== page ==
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How To Repaint Your Outboard


His pro shop is expert in repairing and reconditioning outboards. Here’s how it’s done if you want to tackle the job yourself.

After years of use and sitting outside in the elements, an outboard’s finish breaks down and degrades, leaving it looking chalky and dull. The decals begin to peel and fade, and no amount of polishing is going to bring back the shine. It could be time to think about a repaint.


If your engine has passed the maintenance point and needs refreshing, you have choices. You can do it yourself; it’s not that difficult, if you don’t mind a little hard work. A weekend or two of time is all it will take, along with some elbow grease, sandpaper, masking tape, solvent, factory touch-up paint, and a new decal kit.

Or you can have a pro do it. Keep in mind that this is not an inexpensive job. It’s not the type of job an automotive or even marine painting specialist normally does, so it will cost more. In addition, the shop puts its name on it and everyone sees it, so they usually won’t be willing to do a “quick and dirty” job for a few hundred bucks. Be prepared to pay upward of $1,000 for a properly prepared, quality paint job with new decals.

If you do it yourself, cost will be much less because you’re doing all the labor. Using factory color spray cans, a do-it-yourself job will cost somewhere between $200 and $500, depending on the size of the engine and the materials cost. At roughly $12/can, you’ll use between four and eight cans of factory spray enamel; another $100 or so in sandpaper, filler, and primer; $75—$100 for a decal set; and another $40—$75 for a new hood seal. The difference in the pro job and the DIY job is threefold:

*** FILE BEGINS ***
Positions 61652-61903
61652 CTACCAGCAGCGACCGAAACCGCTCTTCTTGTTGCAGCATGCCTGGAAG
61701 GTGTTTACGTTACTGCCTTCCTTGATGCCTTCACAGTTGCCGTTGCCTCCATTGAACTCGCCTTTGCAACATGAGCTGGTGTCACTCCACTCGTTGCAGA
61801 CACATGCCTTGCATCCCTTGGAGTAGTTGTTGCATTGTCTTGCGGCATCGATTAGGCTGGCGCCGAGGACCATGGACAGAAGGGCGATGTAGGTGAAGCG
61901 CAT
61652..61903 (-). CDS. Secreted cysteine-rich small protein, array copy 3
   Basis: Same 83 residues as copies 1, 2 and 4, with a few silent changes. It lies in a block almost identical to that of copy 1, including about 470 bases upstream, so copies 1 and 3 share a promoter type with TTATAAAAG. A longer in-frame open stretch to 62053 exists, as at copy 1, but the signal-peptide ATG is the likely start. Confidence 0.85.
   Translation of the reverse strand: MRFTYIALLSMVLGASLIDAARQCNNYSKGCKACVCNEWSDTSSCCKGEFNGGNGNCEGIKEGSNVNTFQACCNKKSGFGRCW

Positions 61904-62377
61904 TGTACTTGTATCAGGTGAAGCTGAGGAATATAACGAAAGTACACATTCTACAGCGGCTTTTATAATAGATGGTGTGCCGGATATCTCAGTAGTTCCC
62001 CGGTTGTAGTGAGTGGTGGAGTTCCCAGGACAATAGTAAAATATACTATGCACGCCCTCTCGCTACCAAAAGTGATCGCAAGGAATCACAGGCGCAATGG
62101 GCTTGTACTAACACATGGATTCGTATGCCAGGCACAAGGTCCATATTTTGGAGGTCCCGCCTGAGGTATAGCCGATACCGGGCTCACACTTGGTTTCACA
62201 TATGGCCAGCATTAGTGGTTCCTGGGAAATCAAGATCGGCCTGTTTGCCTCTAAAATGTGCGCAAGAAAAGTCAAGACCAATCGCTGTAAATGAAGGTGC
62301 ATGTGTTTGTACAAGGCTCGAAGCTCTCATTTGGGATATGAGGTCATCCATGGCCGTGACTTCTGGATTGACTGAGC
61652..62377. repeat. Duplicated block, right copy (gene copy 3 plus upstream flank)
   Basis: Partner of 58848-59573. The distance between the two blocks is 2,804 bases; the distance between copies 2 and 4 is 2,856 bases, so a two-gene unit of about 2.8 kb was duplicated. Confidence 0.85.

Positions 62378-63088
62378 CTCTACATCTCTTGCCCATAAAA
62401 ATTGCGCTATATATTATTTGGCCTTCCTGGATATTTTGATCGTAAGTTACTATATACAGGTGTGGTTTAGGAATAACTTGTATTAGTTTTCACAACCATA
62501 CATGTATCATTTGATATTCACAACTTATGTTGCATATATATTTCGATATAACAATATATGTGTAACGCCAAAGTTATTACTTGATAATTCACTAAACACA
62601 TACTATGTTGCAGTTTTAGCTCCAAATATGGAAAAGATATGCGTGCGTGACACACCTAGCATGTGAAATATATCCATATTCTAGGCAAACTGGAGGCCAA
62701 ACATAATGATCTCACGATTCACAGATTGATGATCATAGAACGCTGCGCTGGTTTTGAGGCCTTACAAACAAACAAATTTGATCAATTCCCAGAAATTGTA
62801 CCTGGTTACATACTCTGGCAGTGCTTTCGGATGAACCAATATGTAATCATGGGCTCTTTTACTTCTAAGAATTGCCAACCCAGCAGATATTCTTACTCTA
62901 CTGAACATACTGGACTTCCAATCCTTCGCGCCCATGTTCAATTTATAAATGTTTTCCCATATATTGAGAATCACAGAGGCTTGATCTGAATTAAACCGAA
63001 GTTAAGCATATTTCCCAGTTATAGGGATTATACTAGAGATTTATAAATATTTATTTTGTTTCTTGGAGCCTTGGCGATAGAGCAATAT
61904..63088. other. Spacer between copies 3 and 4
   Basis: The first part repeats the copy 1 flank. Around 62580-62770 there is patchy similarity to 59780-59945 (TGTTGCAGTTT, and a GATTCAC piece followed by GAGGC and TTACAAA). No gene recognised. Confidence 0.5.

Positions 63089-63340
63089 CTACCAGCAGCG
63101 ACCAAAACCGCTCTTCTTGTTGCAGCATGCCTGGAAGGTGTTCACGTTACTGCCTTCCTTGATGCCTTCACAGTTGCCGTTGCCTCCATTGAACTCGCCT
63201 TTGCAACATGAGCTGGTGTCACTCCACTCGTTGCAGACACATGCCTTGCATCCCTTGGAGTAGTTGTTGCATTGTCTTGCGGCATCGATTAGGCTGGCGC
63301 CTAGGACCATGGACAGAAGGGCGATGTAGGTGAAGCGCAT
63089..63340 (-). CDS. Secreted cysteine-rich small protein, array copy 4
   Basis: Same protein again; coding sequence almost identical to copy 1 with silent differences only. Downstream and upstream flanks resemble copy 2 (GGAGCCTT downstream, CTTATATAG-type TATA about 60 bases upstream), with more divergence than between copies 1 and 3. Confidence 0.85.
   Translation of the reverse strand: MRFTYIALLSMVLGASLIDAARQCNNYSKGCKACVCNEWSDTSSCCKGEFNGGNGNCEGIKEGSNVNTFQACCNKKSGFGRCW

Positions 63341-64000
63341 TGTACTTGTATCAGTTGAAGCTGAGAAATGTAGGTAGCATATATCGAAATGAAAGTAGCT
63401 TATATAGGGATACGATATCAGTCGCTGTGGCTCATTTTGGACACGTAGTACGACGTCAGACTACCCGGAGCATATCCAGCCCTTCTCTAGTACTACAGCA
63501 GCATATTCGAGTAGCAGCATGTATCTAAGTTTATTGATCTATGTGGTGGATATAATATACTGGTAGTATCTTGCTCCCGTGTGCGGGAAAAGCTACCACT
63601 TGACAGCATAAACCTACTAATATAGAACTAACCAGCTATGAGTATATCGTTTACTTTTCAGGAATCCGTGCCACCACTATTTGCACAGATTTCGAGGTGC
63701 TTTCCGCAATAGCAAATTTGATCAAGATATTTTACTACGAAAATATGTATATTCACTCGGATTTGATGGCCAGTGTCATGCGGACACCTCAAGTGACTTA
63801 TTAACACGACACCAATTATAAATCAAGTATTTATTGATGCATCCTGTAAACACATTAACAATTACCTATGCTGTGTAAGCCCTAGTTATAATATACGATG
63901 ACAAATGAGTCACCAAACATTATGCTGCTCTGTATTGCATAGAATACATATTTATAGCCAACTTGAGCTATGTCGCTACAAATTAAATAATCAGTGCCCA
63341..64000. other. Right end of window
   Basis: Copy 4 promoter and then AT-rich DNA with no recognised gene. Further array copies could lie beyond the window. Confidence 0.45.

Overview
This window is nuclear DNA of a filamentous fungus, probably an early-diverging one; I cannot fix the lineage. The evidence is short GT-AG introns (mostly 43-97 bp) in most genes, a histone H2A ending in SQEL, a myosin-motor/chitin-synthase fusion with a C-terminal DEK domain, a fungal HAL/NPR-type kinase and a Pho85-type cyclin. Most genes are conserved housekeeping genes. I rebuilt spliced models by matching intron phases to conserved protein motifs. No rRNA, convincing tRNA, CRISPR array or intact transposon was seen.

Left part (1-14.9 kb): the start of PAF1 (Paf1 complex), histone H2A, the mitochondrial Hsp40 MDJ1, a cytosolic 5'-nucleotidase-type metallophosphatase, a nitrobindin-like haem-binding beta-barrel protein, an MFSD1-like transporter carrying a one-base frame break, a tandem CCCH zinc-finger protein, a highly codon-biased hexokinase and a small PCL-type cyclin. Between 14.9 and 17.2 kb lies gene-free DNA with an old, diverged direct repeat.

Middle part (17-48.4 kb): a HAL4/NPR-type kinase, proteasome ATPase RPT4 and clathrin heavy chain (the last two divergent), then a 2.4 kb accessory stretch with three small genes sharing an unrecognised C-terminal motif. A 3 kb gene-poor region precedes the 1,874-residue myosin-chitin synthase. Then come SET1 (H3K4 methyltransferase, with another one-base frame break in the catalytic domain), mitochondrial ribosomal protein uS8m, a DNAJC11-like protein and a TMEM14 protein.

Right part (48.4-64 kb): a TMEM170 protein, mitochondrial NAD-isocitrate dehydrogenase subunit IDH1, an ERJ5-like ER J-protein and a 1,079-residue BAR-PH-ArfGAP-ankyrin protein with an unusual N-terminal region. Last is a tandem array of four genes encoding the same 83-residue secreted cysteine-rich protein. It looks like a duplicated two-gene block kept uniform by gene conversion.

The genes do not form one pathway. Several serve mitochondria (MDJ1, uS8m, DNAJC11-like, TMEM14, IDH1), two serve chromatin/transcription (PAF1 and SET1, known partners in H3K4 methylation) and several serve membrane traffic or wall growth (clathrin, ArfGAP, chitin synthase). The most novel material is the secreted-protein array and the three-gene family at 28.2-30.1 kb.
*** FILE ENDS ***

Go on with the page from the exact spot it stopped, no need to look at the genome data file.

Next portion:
• Durability: The pros use automotive enamel with hardener, shot from a professional spray gun, and finished with clearcoat. This makes for a very hard and durable finish. Spray cans just don’t have the same finish hardness.
  • Shine: The result of the pro finish is a brilliant shine. The spray can finish will shine, especially if you clearcoat it with spray-can clear, but it will never match the shine of the pro finish.
  • Cost: At our shop in Virginia Beach, customers see our restored engines and ask if we’ll redo their engine. When we quote the cost ($1,200-plus), they usually opt to do it themselves. So, here’s how to do it.


The cowl is what everyone sees first, so it’s a good place to start. The rest of the engine is a little tougher because, typically, it’s attached to your boat, and that means masking off the transom from potential overspray. Don’t be one of those who carelessly sprays the engine with no protection for the boat. The result is sloppy to look at and will detract from the resale value of the rig.

The cowl is relatively easy to refinish. In this case, we’ll assume it’s in need of a total makeover, with new paint, decals and renewed or replaced bottom seal. Start by removing it from the engine. Protect the bare powerhead with a large plastic garbage bag, carefully fitted and secured with a large bungee cord.